With the observer structure given by Equations (11) to (13), the only remaining task is to determine the observer amplification matrix L. This is accomplished using an observer design similar to a Kalman filter which is already prepared by adding the noise process to the extended distance model. Since the basic distance model is not linear, the observer amplification matrix is determined by a nonlinear parameter optimisation which is based on a simulation of a system consisting of the extended distance model of the aircraft and the observer (similar to FIG. 3). The extended distance model is excited in this case by discrete white noise processes in the vectors v and w. The simulated time responses are used to calculate the quadratic cost function

J ( L _ ) = 1 N k = 0 N - 1 ( x _ a ( k ) - x ^ _ a ( k ) ) T · ( x _ a ( k ) - x ^ _ a ( k ) ) ( 14 )

which contains the sum of the autocovariances of the observer estimation error for the N simulation steps which are performed. With this design environment which is the same as in a linear Kalman filter design, the observer amplification L is found by numerical minimisation of the cost function J in relation to the elements of the observer amplification matrix L. As explained in [4], the intensities of the process noise in the subvector v pc at_the control inputs of the aircraft or the distance model are used to calculate the observer amplification matrix in order to tune the observer in relation to velocity and robustness towards indeterminacies in the control input path of the distance model. Since the disturbance model input u d into the extended distance model is not known, the intensities of the corresponding noise processes in v d are set as high as possible in order to make the observer robust towards the fact that the signal is lacking as an observer input quantity.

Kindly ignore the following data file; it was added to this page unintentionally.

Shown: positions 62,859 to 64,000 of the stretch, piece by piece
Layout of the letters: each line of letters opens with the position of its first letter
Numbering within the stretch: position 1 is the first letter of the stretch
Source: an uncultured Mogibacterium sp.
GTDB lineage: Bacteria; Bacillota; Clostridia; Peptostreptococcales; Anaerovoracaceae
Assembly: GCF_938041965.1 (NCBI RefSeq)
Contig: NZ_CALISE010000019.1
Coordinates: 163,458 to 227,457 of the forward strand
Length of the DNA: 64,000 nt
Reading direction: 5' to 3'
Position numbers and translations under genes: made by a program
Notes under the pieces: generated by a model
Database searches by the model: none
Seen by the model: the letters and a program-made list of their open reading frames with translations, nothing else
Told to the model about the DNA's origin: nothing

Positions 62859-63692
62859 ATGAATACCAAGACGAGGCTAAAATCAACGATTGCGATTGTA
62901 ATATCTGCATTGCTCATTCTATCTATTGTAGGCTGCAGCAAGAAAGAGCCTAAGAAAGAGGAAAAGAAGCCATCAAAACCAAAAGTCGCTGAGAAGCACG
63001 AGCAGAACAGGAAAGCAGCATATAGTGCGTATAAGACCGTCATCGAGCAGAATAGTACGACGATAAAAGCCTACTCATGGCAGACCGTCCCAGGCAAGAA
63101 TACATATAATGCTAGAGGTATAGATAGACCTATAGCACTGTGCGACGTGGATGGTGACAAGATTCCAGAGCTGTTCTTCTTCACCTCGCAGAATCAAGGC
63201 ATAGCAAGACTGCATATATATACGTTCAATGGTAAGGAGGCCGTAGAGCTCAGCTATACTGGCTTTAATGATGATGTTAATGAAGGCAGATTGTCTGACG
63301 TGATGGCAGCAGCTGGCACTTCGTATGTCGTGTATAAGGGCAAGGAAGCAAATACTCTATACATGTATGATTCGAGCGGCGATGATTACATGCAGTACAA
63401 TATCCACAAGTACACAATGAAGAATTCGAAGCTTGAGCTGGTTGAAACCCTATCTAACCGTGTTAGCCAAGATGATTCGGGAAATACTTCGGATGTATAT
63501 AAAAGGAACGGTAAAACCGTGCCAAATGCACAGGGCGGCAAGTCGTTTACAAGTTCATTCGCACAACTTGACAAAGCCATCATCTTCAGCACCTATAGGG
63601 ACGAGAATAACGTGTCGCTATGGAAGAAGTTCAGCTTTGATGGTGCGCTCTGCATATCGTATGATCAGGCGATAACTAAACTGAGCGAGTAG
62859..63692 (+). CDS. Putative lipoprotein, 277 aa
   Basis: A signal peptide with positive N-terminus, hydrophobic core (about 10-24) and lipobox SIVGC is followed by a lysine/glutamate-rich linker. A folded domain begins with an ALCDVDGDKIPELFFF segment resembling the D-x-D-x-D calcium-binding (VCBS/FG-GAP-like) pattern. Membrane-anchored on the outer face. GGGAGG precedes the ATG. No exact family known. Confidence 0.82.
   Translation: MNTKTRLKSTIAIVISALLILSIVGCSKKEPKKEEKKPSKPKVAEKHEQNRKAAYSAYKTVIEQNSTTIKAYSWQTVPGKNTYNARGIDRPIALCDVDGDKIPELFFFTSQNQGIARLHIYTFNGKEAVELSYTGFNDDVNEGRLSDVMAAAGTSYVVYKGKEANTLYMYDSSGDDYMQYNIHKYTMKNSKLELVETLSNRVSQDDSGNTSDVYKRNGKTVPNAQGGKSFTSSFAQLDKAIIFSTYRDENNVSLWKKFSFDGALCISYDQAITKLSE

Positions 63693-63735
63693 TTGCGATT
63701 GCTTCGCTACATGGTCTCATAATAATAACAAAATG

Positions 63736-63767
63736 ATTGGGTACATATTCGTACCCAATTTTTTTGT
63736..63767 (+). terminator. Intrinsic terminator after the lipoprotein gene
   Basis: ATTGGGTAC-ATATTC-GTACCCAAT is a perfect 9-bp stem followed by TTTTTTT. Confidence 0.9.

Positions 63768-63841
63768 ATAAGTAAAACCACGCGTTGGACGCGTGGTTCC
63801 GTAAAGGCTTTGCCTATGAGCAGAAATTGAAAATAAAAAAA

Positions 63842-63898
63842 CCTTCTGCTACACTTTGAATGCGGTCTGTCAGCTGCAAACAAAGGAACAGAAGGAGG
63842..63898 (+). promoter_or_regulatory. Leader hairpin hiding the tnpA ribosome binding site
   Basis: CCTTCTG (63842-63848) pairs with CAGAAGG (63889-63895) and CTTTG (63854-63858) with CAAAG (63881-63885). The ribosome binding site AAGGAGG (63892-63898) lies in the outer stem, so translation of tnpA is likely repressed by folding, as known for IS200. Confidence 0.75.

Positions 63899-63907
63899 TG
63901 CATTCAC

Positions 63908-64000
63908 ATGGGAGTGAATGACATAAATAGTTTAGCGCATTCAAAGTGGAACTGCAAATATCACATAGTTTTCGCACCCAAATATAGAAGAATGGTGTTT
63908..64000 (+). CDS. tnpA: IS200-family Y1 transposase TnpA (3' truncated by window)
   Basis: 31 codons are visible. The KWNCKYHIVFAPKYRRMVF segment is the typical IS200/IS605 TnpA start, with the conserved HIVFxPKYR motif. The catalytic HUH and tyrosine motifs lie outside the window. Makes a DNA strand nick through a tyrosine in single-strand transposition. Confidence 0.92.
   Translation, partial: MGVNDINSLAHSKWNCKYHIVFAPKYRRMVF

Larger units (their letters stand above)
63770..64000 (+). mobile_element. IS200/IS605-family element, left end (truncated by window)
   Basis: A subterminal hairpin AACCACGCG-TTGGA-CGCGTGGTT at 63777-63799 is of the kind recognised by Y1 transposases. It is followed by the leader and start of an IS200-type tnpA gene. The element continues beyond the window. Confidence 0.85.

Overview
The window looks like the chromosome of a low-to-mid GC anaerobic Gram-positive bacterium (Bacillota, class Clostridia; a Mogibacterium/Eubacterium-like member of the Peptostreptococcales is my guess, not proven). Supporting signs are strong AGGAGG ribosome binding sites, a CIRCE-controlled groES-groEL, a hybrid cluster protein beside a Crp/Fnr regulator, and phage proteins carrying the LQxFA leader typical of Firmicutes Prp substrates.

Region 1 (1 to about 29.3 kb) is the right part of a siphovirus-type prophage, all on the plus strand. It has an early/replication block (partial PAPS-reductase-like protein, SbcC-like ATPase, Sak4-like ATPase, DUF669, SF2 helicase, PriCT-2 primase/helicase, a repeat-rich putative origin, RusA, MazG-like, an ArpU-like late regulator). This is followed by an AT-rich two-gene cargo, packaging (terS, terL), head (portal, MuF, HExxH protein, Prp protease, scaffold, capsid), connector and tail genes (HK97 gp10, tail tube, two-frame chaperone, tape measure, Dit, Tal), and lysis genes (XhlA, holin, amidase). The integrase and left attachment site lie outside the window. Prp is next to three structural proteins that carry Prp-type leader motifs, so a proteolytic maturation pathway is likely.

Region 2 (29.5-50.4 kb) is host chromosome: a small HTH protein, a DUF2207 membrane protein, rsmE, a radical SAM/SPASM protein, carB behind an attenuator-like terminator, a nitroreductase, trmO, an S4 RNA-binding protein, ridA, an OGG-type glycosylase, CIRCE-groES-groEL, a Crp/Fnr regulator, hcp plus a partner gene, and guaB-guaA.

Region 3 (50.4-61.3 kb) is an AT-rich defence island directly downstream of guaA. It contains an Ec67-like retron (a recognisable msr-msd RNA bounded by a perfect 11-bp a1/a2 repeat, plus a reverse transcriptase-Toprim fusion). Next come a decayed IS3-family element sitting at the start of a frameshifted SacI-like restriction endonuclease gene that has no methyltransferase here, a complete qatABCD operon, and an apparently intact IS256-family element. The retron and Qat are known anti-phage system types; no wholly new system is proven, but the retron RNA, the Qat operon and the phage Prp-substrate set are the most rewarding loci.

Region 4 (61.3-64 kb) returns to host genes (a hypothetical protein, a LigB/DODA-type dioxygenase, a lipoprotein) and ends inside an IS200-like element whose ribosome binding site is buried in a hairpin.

For the following discussion the observer amplification matrix is partitioned by analogy with the state vector of the extended distance model